Search found 95 matches

by Ken Olson
Wed May 23, 2018 4:20 am
Forum: Christian Texts and History
Topic: The Semitic background of Matthew 23.26 = Luke 11.41.
Replies: 18
Views: 1810

Re: The Semitic background of Matthew 23.26 = Luke 11.41.

I'm sorry I'm way behind in my responses. Looks like I'm never going to have time to write a thorough response to this, so I'll give a brief one. Way back on March 14, Ben Smith wrote: I have a possibly impertinent question for you. I know you espouse the Farrer theory of synoptic relationships. Do ...
by Ken Olson
Tue May 08, 2018 9:21 am
Forum: Christian Texts and History
Topic: Josephus on James the Just?
Replies: 20
Views: 1446

Re: Josephus on James the Just?

Tree of Life wrote: The so called/called text applies to brother and when correctly rendered Ant. Bk 20 Ch 9:1 is read: 'James, the so called brother of Jesus Christ/Messiah.' Let’s look at the Greek of Ant. 20.200: τὸν ἀδελφὸν Ἰησοῦ τοῦ λεγομένου Χριστοῦ, Ἰάκωβος ὄνομα αὐτῷ the brother (of) Jesus t...
by Ken Olson
Sat Mar 24, 2018 8:59 am
Forum: Christian Texts and History
Topic: James 1.1 and 2.1.
Replies: 139
Views: 8080

Re: James 1.1 and 2.1.

Liberty or freedom (eleutheria) is not an especially common word in the NT ... When Paul uses it, he seems to mean especially freedom from the Mosaic law, for example in his account of the Antioch incident, in which the “circumcision faction” apparently discovered that Jews were eating with uncircu...
by Ken Olson
Fri Mar 23, 2018 9:45 am
Forum: Christian Texts and History
Topic: James 1.1 and 2.1.
Replies: 139
Views: 8080

Re: James 1.1 and 2.1.

Ben How do you understand these two verses from James? 1.25 But those who look into the perfect law, the law of liberty, and persevere, being not hearers who forget but doers who act—they will be blessed in their doing. 2.12 So speak and so act as those who are to be judged by the law of liberty. Is...
by Ken Olson
Wed Mar 21, 2018 7:18 pm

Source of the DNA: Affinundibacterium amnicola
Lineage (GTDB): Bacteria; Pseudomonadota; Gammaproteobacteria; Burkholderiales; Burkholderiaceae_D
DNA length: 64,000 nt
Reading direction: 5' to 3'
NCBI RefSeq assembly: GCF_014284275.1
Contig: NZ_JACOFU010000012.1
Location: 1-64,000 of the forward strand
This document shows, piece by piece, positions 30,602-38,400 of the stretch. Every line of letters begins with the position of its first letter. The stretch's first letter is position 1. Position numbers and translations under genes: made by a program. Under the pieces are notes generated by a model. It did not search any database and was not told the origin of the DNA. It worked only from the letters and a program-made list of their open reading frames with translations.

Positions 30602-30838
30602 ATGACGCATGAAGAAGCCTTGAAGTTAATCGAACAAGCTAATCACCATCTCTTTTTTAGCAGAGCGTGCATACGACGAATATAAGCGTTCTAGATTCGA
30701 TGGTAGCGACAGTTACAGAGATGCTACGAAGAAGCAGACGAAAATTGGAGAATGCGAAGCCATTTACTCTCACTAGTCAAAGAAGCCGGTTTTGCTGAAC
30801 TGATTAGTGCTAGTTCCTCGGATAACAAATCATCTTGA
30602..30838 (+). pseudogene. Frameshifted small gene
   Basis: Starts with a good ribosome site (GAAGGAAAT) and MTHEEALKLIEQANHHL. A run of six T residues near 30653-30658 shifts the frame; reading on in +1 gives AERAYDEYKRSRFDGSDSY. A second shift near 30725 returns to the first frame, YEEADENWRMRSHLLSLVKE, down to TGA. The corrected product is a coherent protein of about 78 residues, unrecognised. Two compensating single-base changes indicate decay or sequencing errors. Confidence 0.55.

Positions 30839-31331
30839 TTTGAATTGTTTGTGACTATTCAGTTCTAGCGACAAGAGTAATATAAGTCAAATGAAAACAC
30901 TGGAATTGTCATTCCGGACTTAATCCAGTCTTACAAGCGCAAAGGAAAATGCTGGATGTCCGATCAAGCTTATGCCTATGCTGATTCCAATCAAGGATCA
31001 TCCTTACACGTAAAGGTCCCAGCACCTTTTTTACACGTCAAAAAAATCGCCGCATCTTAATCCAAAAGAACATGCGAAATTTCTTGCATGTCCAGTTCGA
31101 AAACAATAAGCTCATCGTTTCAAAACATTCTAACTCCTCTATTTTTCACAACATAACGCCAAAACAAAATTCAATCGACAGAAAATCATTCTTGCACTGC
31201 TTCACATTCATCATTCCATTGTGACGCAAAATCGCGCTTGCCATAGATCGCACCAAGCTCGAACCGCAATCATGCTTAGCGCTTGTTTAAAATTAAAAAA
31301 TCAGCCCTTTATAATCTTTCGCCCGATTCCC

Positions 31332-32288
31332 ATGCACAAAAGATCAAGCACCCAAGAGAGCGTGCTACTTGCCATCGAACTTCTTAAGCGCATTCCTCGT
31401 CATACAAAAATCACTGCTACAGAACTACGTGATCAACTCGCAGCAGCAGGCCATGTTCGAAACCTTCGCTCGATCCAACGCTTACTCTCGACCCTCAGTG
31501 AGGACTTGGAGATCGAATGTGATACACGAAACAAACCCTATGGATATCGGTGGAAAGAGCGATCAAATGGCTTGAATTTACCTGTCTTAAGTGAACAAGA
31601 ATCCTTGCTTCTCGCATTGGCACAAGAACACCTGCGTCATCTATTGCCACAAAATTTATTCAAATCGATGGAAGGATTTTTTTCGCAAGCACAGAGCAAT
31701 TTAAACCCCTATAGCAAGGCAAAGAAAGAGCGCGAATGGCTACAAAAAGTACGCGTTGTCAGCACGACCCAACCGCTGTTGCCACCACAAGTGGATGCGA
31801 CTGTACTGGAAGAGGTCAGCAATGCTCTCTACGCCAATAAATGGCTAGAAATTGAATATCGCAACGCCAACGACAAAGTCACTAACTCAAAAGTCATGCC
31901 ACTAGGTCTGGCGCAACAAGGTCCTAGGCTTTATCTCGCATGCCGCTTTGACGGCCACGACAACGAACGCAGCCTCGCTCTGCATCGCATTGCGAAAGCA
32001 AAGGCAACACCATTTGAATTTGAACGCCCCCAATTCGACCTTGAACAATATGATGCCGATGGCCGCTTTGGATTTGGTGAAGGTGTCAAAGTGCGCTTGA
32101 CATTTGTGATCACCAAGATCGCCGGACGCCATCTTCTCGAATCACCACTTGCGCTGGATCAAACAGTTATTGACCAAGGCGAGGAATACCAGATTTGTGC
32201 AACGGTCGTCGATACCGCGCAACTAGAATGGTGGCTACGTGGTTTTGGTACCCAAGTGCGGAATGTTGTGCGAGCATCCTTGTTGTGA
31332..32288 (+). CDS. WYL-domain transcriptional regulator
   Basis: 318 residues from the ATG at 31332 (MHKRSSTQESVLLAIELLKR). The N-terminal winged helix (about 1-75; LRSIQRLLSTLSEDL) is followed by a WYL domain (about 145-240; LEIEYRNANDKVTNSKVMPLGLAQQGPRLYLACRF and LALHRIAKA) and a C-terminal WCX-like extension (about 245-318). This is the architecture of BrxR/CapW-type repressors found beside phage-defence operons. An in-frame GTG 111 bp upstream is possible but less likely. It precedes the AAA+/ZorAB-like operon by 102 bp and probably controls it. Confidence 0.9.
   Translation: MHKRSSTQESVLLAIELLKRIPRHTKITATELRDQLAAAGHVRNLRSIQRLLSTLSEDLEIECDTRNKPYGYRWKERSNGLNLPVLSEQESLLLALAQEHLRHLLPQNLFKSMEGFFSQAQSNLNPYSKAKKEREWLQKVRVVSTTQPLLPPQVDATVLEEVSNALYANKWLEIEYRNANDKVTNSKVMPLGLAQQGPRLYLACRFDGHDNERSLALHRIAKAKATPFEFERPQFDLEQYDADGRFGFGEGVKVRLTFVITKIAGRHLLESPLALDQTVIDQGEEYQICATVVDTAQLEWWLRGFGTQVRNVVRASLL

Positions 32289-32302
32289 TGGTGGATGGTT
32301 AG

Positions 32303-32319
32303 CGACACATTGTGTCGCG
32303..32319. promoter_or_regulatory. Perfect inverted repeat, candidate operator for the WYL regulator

Forum: Christian Texts and History
Topic: James 1.1 and 2.1.
Replies: 139
Views: 8080

Re: James 1.1 and 2.1.

Ben Smith wrote: My thesis will be that the epistle originally lacked any reference at all to Jesus and that its author was not a Christian by my definition (see below), but was rather a putative member of the kind of sectarian Jewish group from which Christianity originally emerged. James strikes m...
by Ken Olson
Thu Mar 15, 2018 7:05 pm
Forum: Christian Texts and History
Topic: Let the reader understand... Again
Replies: 147
Views: 14346

Re: Let the reader understand... Again

John2 wrote: I don't get that impression from Mk. 13:12-13 but I suppose it is possible. To me it sounds more like what Josephus says about the Fourth Philosophic climate in Ant. 18.1.1 and War 2.13.3: ... there were also very great robberies and murder of our principal men ... murders of men, which...
by Ken Olson
Thu Mar 15, 2018 6:25 pm
Forum: Christian Texts and History
Topic: Let the reader understand... Again
Replies: 147
Views: 14346

Re: Let the reader understand... Again

Neil Godfrey wrote: Just for the record, Ernst Haenchen (apparently Ken's source) acknowledges that these events were taking place as early as Paul's own missionary activity (pp.441f). Neil, when you say "these events" did you mean to include Mark 13.-12-13 and 14-20, about Roman officials putting C...
by Ken Olson
Thu Mar 15, 2018 1:36 pm
Forum: Christian Texts and History
Topic: Let the reader understand... Again
Replies: 147
Views: 14346

Re: Let the reader understand... Again

John2 wrote: I gather you see these official proceedings as taking place after 70 CE, and while I do think Mark was written c. 70 CE, the context of Mk. 13 is presented as being Jesus' words pre-70 CE. And I find what Jesus says in Mk. 13 lines up well with what Josephus says about the lead up to an...
by Ken Olson
Wed Mar 14, 2018 8:48 am
Forum: Christian Texts and History
Topic: The Semitic background of Matthew 23.26 = Luke 11.41.
Replies: 18
Views: 1810

Re: The Semitic background of Matthew 23.26 = Luke 11.41.

Ben Smith wrote: In other words, with the translational hypothesis, everything is explained: both the garbling and the difference between Matthew and Luke, conveniently dependent upon a common word in Aramaic. With the editing hypothesis, however (Luke editing Matthew), one is left wondering why Luk...
by Ken Olson
Tue Mar 13, 2018 9:35 am
Forum: Christian Texts and History
Topic: The Semitic background of Matthew 23.26 = Luke 11.41.
Replies: 18
Views: 1810

Re: The Semitic background of Matthew 23.26 = Luke 11.41.

Ben Smith wrote: What I wonder is whether your explanation adequately covers the wording of Luke's admonition: "But give the things within as alms" (πλὴν τὰ ἐνόντα δότε ἐλεημοσύνην). What does that mean, to give "the things within" as alms? The motif of inside and outside works fairly well in Matthe...